2 Key Senses to Survive
The tentacles on a Jellyfish are covered with stinging cells (cnidocytes) that sting or kill other animals: most jellyfish use them to secure prey or as a defence mechanism.
Box jellyfish are famous for having 24 eyes of four different types: upper and lower lens eyes, pit eyes, and slit eyes. They detect the mangrove canopy by an eye type that is specialized to peer up through the water surface and that is suspended such that it is constantly looking straight up, irrespective of the orientation of the jellyfish.
The Construct (Skeleton)
The body of an adult jellyfish is composed of a bell-shaped, jellylike substance enclosing its internal structure, from which the creatures tentacles suspend.
The outer layer is called the epidermis, the inner layer which lines the gastrovascular cavity is called the gastrodermis, and the middle layer consists of a thick substance called the mesoglea.
Range of Motion
Jellyfish usually drift, however, occasionally you will see them swimming. Jellyfish swim by rhythmic pulsations of the umbrella or bell. The movement is very like an umbrella being open and shut slowly. It is coordinated by a very simple nervous system and by sense organs around the edge that are sensitive to light and gravity and chemicals in the water.
The rhythmic pulsation motion reminded me of the umbrella motion so I decided to see the skeleton version of it by stripping the plastic off the umbrella. I had to use a hollow pole to not only hold the umbrella in place but also to stop the expansion of the umbrella to a certain point (so it does not fully open up).
I am also considering the crank shaft method that I sketched out for a smoother motion.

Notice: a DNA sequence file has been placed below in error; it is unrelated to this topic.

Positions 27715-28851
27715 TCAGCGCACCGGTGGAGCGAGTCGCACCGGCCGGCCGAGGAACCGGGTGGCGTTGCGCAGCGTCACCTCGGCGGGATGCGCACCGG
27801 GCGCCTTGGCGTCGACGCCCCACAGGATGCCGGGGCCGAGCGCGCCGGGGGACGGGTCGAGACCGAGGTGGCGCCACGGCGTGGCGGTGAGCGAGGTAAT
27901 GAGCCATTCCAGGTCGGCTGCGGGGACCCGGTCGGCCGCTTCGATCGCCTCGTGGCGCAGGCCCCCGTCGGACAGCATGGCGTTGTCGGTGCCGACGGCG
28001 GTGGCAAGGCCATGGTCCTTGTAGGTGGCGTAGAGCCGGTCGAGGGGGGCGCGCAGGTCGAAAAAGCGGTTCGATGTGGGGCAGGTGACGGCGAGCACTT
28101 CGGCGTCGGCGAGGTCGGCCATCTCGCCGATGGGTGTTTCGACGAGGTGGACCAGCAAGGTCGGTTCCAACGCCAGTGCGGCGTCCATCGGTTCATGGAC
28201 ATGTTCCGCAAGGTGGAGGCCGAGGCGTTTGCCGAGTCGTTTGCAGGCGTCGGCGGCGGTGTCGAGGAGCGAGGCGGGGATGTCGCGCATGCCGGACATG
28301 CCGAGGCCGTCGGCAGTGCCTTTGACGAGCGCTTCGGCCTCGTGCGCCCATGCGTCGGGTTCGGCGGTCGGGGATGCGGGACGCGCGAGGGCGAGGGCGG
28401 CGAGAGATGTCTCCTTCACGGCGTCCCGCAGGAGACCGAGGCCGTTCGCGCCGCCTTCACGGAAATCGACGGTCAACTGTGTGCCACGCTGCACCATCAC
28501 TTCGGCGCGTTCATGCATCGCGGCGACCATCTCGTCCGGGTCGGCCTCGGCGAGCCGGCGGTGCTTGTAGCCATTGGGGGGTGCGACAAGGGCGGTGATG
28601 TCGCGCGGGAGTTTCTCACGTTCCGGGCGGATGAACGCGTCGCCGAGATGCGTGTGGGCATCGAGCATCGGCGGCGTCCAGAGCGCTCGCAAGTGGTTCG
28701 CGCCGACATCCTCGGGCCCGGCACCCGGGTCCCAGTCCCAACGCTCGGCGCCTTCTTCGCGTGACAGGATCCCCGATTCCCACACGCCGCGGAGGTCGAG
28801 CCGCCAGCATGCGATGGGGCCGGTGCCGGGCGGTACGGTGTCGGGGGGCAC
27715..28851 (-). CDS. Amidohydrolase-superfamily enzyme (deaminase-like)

Existing Jellyfish Robots
Prior designs of robotic jellyfish have used a variety of different classes of actuators to mimic the shape and motion of common jellyfish species.
Cyro by Virginia Tech College of Engineering
A man-sized autonomous robotic jellyfish, the robotic jellyfish is five-foot and seven inches wide. Cyro is modeled and named after the jellyfish Cyanea capillata. It is a larger version of RoboJelly, which was unveiled in 2012. The projects are funded by U.S. Naval Undersea Warfare Center and the Office of Naval Research.
The goal is to place self-powering, autonomous machines in waters for the purposes of surveillance and monitoring the environment. Large jellyfish robots could also be used to study ocean life, map ocean floors and monitor ocean currents.
AquaJelly by Festo
AquaJelly is “an artificial autonomous jellyfish with an electric drive and an intelligent, adaptive mechanical system.” Apparently the idea is to have several of the robots autonomously working together using a communication system composed of Zigbee short-range radio on the surface and LEDs when underwater.
AquaJelly consists of a translucent hemisphere and eight tentacles used for propulsion. At the centre of the AquaJelly is a watertight, laser-sintered pressure vessel. The motion of the AquaJelly is controlled by shifting its weight. Two servo motors integrated into the central pressure vessel actuate a swashplate. This swashplate controls a four-arm pendulum which can be steered in the four spatial directions. When a pendulum moves in a certain direction, the centre of gravity of the jellyfish changes in this direction.
Since I am designing the structure of my jellyfish robot, I might need to produce customized parts of the robot for it to move the way I wanted it to. It also requires a sturdy structure. Hence, I need to 3D print them because laser-cutting acrylic will still be too flexible when the jellyfish is moving up and down.